So many use headphones at work, so few know what it says about them.
In fact, a study of over 800 people completed in July by AVSForum.com (a group of audio-visual experts) says 72 percent of people working in an open floor plan wear headphones at times, while 66 percent that work in closed off cubicles do so.
While you probably don’t even think about it before you slap those headphones on, other people are thinking certain things about you when you’re wearing them.
For the most part, you’re probably sending the exact message that you want to: “Leave me the hell alone.” But there are also unintended perceptions being created. When employees in the study were asked what impression co-workers give off when wearing headphones, here were the responses:
- Want to be left alone: 27 percent
- Focused: 22 percent
- Busy: 17 percent
- Love music/music quality: 16 percent
- Rude/pretentious: 9 percent
Interestingly, the perception of being pretentious tripled when co-workers were wearing in-ear headphones (like AirPods). And the rude number would certainly skyrocket if you were caught wearing the headphones in a covert attempt to listen in on other people’s conversations, which more than 33 percent of respondents admitted to having done.
All told, two-thirds of everyone at work is taking away that you’re busy, trying to focus, and want to be left alone when you wear headphones. If you can live with anyone seeing your wearing headphones as pretentious, it’s well worth it because the study showed (as you’d expect) people that choose to wear headphones at work see themselves as more productive.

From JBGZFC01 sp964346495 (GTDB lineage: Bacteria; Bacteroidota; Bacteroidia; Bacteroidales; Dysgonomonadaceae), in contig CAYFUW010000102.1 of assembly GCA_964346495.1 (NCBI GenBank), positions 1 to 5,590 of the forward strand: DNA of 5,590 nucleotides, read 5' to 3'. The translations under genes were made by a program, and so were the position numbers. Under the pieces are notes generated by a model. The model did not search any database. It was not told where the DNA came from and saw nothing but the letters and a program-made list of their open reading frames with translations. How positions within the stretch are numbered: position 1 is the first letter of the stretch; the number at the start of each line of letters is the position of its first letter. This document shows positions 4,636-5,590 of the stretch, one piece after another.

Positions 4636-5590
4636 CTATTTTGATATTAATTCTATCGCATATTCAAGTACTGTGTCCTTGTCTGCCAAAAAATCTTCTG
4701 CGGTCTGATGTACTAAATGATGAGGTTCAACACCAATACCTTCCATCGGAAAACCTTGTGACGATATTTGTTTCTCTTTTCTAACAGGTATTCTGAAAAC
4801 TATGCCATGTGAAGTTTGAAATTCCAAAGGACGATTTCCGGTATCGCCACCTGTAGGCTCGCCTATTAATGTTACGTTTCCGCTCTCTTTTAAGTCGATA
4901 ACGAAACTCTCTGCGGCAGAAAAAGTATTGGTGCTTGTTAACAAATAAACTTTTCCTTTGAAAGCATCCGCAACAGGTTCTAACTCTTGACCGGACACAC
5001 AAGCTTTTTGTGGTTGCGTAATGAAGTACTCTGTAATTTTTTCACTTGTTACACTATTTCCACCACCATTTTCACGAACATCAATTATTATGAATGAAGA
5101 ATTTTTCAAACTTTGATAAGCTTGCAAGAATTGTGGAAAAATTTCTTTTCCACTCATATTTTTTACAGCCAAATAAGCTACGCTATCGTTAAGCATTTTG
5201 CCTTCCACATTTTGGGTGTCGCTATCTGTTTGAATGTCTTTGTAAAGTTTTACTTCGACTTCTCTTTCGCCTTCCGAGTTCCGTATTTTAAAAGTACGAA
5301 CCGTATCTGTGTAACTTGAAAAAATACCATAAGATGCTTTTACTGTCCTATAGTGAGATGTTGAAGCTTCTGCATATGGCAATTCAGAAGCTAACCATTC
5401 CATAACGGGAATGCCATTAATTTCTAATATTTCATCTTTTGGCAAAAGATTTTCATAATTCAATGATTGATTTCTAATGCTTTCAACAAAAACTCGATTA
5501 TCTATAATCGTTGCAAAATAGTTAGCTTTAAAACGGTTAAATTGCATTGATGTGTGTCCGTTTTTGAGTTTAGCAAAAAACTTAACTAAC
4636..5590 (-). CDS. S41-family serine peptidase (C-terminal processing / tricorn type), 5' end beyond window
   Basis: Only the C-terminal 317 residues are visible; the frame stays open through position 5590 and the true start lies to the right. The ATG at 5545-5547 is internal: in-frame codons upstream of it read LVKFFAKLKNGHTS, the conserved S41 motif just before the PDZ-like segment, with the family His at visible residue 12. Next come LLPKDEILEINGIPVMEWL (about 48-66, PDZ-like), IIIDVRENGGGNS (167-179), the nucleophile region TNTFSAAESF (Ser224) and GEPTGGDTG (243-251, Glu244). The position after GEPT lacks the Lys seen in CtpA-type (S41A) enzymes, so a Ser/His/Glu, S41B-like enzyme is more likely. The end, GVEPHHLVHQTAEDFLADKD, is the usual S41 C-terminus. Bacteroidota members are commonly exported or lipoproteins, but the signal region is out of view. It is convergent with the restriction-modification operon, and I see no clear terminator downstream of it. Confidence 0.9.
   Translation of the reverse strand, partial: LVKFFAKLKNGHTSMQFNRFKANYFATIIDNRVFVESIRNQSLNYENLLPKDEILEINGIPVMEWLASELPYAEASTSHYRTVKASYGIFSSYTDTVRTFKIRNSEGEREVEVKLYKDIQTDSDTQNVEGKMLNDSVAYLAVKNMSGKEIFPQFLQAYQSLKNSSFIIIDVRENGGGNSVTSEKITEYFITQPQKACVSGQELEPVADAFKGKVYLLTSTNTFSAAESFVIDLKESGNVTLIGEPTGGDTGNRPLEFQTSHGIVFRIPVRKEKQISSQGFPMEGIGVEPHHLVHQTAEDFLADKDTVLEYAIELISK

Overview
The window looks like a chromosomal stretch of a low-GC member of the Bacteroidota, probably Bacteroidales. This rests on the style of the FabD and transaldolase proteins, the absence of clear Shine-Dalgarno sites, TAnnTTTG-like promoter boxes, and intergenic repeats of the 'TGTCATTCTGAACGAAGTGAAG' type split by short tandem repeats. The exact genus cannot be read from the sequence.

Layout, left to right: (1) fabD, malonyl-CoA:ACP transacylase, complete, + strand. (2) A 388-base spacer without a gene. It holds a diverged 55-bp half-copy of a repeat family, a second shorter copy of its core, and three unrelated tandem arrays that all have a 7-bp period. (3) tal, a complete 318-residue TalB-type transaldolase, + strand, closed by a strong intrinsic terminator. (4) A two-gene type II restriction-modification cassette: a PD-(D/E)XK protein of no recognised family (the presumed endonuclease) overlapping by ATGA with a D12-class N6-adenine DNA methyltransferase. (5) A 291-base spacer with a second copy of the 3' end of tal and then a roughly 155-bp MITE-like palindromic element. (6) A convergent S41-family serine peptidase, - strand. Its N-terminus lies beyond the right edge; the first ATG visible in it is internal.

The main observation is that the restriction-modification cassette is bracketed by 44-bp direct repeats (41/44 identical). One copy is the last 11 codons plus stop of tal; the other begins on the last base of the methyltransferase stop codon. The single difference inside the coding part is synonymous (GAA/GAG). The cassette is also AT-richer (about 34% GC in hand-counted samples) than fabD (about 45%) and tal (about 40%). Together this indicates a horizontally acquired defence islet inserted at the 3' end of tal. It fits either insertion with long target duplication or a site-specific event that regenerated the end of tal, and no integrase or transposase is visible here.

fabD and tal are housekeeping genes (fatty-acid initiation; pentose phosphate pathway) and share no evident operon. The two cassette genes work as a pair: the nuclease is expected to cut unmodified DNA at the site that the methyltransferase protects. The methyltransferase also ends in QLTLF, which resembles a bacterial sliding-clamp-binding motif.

In case you can’t live with anyone seeing you as pretentious, here are three other ways to ensure you’re left alone so you can get work done.
1. Be clear that you can’t talk now, and clear about when you can.
It’s never easy to shoo someone away without feeling like a jerk, but I’ve found it helpful to offer up an alternative. It’s the same idea as for times when you don’t want to say “no” to a request from a boss, so you give them a qualified “no” (“I can’t do that but here is another way/someone else who could help you”). Say that you can’t talk now, but tell them when you can.
When responding to your interrupter, put your energy behind telling them when you can talk, mentioning almost as an aside that it isn’t right now. “I can’t talk now (low energy), but…(high energy).” You get the idea.
2. Visibly label blocks of time set aside for working hours.
Some people are just visual, so give them a visual alternative to the earphones. Clearly mark your calendar as “Scheduled work time” for certain blocks or even make a sign to hang on your door or cubicle wall. One boss I had used a big sign that said “Closed Office Hours” (with the timeframe written) and underneath it, “Open Office Hours” (with the corresponding timeframe). This sent the visible message that there were times she was working in a “do not interrupt” block and times when she was open to visitors.
3. Pick up on patterns to the interruptions, and head them off.
I used to notice more interruptions right before a certain weekly meeting, as everyone was scrambling last minute to be prepared. Same for the few days right before a customer call–people would get caught up in last-minute preparations, making their emergency your emergency.
Spotting patterns like this helped. I’d playfully send out messages in advance reminding everyone that their emergency is not everyone else’s emergency (so don’t create office chaos before sales calls), or I’d even make myself scarce during “heavy interruption” windows.
All in all, I say let the music play on. Slap on those headphones, slap away interrupters (not literally please), and slap a high-five to your cubicle neighbor for being more productive.
Unless they have headphones on.
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Fuente: / Source: www.inc.com